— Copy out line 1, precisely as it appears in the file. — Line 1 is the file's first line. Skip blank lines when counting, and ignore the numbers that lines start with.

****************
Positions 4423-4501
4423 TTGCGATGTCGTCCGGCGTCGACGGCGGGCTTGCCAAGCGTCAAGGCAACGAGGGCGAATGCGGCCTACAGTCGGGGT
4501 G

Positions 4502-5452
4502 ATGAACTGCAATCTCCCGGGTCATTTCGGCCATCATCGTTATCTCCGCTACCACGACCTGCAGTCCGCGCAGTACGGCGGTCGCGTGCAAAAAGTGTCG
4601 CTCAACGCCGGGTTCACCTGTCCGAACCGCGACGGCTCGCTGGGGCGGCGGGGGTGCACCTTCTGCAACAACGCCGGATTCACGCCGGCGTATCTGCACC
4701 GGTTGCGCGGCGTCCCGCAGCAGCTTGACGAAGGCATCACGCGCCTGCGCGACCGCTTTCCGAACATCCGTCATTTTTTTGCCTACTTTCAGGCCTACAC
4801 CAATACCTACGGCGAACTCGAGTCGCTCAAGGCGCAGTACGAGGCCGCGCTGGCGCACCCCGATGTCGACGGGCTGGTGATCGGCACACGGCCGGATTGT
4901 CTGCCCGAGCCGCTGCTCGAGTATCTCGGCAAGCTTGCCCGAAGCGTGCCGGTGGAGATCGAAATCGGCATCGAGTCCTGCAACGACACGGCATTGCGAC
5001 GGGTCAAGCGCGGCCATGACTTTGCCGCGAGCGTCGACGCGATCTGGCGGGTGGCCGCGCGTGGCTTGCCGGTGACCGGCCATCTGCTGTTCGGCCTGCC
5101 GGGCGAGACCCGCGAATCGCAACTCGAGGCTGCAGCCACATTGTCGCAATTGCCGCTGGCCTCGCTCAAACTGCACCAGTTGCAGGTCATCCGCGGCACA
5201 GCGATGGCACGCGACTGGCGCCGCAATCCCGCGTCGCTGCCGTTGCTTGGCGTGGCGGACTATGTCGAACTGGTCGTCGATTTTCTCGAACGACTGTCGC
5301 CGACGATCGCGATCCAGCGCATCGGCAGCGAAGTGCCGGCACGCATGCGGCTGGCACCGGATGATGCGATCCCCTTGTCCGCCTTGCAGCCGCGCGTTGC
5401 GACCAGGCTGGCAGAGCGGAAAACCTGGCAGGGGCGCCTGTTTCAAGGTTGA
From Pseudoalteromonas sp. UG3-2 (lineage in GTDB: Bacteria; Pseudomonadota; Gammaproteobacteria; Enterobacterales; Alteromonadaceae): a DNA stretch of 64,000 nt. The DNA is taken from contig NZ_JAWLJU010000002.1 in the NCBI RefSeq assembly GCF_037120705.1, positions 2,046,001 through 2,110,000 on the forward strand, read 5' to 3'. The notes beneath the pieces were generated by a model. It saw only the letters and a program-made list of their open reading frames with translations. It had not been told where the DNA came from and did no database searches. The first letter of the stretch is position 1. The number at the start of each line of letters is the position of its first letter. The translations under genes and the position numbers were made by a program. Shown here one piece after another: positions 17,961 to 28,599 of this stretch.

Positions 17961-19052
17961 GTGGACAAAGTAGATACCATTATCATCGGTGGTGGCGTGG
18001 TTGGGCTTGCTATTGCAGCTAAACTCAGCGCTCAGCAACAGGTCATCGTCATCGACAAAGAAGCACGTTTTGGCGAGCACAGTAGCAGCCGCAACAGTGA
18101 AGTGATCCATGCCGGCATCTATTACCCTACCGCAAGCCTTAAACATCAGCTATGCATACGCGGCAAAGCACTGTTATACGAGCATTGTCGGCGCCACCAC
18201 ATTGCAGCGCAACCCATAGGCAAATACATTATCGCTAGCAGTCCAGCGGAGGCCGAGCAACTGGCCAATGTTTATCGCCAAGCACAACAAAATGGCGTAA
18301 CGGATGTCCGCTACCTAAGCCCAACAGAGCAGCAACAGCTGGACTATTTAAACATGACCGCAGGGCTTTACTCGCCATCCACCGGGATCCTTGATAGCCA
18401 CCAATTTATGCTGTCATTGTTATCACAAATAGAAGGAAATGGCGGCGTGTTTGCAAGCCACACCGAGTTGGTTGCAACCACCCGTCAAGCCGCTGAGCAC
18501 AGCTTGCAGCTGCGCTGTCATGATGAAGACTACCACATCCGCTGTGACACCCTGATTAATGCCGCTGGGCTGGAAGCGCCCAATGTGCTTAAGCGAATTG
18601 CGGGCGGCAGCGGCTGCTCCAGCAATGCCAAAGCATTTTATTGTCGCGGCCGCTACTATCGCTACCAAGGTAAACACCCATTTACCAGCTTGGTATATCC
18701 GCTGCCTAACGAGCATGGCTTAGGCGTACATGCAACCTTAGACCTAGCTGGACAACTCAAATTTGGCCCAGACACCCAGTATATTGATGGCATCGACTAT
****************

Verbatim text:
Positions 4423-4501